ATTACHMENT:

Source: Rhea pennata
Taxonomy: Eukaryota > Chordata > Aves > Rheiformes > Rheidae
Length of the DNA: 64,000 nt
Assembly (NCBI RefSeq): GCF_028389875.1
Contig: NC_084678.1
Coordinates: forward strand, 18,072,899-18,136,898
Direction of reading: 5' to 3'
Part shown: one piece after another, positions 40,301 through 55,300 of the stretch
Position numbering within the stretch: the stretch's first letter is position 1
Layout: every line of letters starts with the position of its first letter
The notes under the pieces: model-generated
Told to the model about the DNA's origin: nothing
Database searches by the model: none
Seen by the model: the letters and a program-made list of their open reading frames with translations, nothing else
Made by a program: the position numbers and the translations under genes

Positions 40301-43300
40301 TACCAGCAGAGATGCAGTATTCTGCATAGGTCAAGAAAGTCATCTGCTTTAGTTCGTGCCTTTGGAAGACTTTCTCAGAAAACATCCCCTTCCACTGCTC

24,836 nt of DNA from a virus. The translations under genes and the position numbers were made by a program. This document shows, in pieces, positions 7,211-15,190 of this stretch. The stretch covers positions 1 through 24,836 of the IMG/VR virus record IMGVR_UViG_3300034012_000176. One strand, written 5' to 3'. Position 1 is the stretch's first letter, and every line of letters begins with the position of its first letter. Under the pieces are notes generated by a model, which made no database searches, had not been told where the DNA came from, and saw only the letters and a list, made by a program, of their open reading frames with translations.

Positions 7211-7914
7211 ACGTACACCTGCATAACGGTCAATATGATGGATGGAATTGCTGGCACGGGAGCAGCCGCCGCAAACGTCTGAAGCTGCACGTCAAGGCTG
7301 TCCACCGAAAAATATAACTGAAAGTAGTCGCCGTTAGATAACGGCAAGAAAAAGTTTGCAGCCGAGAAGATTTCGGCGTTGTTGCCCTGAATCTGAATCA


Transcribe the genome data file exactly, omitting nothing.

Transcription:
Source: Rhea pennata
Taxonomy: Eukaryota > Chordata > Aves > Rheiformes > Rheidae
Length of the DNA: 64,000 nt
Assembly (NCBI RefSeq): GCF_028389875.1
Contig: NC_084678.1
Coordinates: forward strand, 18,072,899-18,136,898
Direction of reading: 5' to 3'
Part shown: one piece after another, positions 40,301 through 55,300 of the stretch
Position numbering within the stretch: the stretch's first letter is position 1
Layout: every line of letters starts with the position of its first letter
The notes under the pieces: model-generated
Told to the model about the DNA's origin: nothing
Database searches by the model: none
Seen by the model: the letters and a program-made list of their open reading frames with translations, nothing else
Made by a program: the position numbers and the translations under genes

Positions 40301-43300
40301 TACCAGCAGAGATGCAGTATTCTGCATAGGTCAAGAAAGTCATCTGCTTTAGTTCGTGCCTTTGGAAGACTTTCTCAGAAAACATCCCCTTCCACTGCTC

24,836 nt of DNA from a virus. The translations under genes and the position numbers were made by a program. This document shows, in pieces, positions 7,211-15,190 of this stretch. The stretch covers positions 1 through 24,836 of the IMG/VR virus record IMGVR_UViG_3300034012_000176. One strand, written 5' to 3'. Position 1 is the stretch's first letter, and every line of letters begins with the position of its first letter. Under the pieces are notes generated by a model, which made no database searches, had not been told where the DNA came from, and saw only the letters and a list, made by a program, of their open reading frames with translations.

Positions 7211-7914
7211 ACGTACACCTGCATAACGGTCAATATGATGGATGGAATTGCTGGCACGGGAGCAGCCGCCGCAAACGTCTGAAGCTGCACGTCAAGGCTG
7301 TCCACCGAAAAATATAACTGAAAGTAGTCGCCGTTAGATAACGGCAAGAAAAAGTTTGCAGCCGAGAAGATTTCGGCGTTGTTGCCCTGAATCTGAATCA